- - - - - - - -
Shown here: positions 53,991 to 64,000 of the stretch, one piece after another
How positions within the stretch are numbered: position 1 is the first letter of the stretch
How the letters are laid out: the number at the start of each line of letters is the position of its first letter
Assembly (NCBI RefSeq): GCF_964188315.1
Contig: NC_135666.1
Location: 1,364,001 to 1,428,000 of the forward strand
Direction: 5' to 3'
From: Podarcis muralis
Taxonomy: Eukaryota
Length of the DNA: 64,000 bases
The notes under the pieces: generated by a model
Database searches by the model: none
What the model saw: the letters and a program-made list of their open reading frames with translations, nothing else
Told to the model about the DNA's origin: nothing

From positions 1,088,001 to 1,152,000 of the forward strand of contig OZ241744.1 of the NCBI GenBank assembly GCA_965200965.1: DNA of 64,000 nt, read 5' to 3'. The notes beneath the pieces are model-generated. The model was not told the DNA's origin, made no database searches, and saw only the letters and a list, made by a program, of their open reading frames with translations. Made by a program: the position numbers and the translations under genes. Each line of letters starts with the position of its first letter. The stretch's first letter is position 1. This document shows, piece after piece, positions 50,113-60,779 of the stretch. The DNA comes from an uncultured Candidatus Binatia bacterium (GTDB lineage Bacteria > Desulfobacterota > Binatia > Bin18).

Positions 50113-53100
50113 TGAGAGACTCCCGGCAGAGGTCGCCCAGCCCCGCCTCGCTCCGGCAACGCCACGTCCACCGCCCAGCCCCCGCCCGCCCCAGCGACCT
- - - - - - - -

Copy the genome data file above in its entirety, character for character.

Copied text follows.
Shown here: positions 53,991 to 64,000 of the stretch, one piece after another
How positions within the stretch are numbered: position 1 is the first letter of the stretch
How the letters are laid out: the number at the start of each line of letters is the position of its first letter
Assembly (NCBI RefSeq): GCF_964188315.1
Contig: NC_135666.1
Location: 1,364,001 to 1,428,000 of the forward strand
Direction: 5' to 3'
From: Podarcis muralis
Taxonomy: Eukaryota
Length of the DNA: 64,000 bases
The notes under the pieces: generated by a model
Database searches by the model: none
What the model saw: the letters and a program-made list of their open reading frames with translations, nothing else
Told to the model about the DNA's origin: nothing

From positions 1,088,001 to 1,152,000 of the forward strand of contig OZ241744.1 of the NCBI GenBank assembly GCA_965200965.1: DNA of 64,000 nt, read 5' to 3'. The notes beneath the pieces are model-generated. The model was not told the DNA's origin, made no database searches, and saw only the letters and a list, made by a program, of their open reading frames with translations. Made by a program: the position numbers and the translations under genes. Each line of letters starts with the position of its first letter. The stretch's first letter is position 1. This document shows, piece after piece, positions 50,113-60,779 of the stretch. The DNA comes from an uncultured Candidatus Binatia bacterium (GTDB lineage Bacteria > Desulfobacterota > Binatia > Bin18).

Positions 50113-53100
50113 TGAGAGACTCCCGGCAGAGGTCGCCCAGCCCCGCCTCGCTCCGGCAACGCCACGTCCACCGCCCAGCCCCCGCCCGCCCCAGCGACCT